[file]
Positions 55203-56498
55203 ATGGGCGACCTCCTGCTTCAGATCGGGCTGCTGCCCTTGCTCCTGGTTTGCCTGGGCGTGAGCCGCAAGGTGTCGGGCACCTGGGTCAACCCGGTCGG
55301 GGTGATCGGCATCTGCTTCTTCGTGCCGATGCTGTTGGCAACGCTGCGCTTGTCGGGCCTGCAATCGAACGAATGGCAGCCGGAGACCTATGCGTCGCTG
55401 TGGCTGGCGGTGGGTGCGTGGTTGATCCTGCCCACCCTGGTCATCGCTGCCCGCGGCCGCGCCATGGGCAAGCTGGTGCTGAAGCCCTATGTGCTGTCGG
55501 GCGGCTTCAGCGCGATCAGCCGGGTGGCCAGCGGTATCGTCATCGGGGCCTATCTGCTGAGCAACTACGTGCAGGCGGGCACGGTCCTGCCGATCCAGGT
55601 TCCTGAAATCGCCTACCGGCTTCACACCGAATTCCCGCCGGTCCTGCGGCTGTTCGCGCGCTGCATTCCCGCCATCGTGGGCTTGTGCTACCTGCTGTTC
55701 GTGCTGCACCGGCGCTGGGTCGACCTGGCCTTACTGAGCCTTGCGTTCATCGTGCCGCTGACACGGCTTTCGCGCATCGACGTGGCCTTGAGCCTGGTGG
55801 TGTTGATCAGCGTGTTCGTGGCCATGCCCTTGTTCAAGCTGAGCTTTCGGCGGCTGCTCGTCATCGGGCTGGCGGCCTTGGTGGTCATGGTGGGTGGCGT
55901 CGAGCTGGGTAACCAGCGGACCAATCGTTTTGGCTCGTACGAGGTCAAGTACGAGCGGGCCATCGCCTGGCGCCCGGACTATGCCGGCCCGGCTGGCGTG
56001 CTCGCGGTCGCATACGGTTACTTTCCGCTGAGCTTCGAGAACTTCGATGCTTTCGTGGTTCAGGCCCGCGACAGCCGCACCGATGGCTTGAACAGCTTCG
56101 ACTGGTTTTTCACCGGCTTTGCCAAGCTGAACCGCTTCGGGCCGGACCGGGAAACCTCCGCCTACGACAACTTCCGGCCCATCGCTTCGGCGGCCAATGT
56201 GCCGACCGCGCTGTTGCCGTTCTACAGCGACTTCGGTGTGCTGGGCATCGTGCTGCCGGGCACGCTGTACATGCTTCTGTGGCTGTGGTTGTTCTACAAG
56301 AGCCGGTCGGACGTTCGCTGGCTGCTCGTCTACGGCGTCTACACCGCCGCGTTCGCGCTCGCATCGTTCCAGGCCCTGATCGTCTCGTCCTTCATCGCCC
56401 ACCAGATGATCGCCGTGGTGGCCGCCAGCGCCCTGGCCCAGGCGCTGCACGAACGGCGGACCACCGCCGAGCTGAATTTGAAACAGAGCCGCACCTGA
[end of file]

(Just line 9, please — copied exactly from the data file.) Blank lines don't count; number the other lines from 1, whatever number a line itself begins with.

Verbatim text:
55901 CGAGCTGGGTAACCAGCGGACCAATCGTTTTGGCTCGTACGAGGTCAAGTACGAGCGGGCCATCGCCTGGCGCCCGGACTATGCCGGCCCGGCTGGCGTG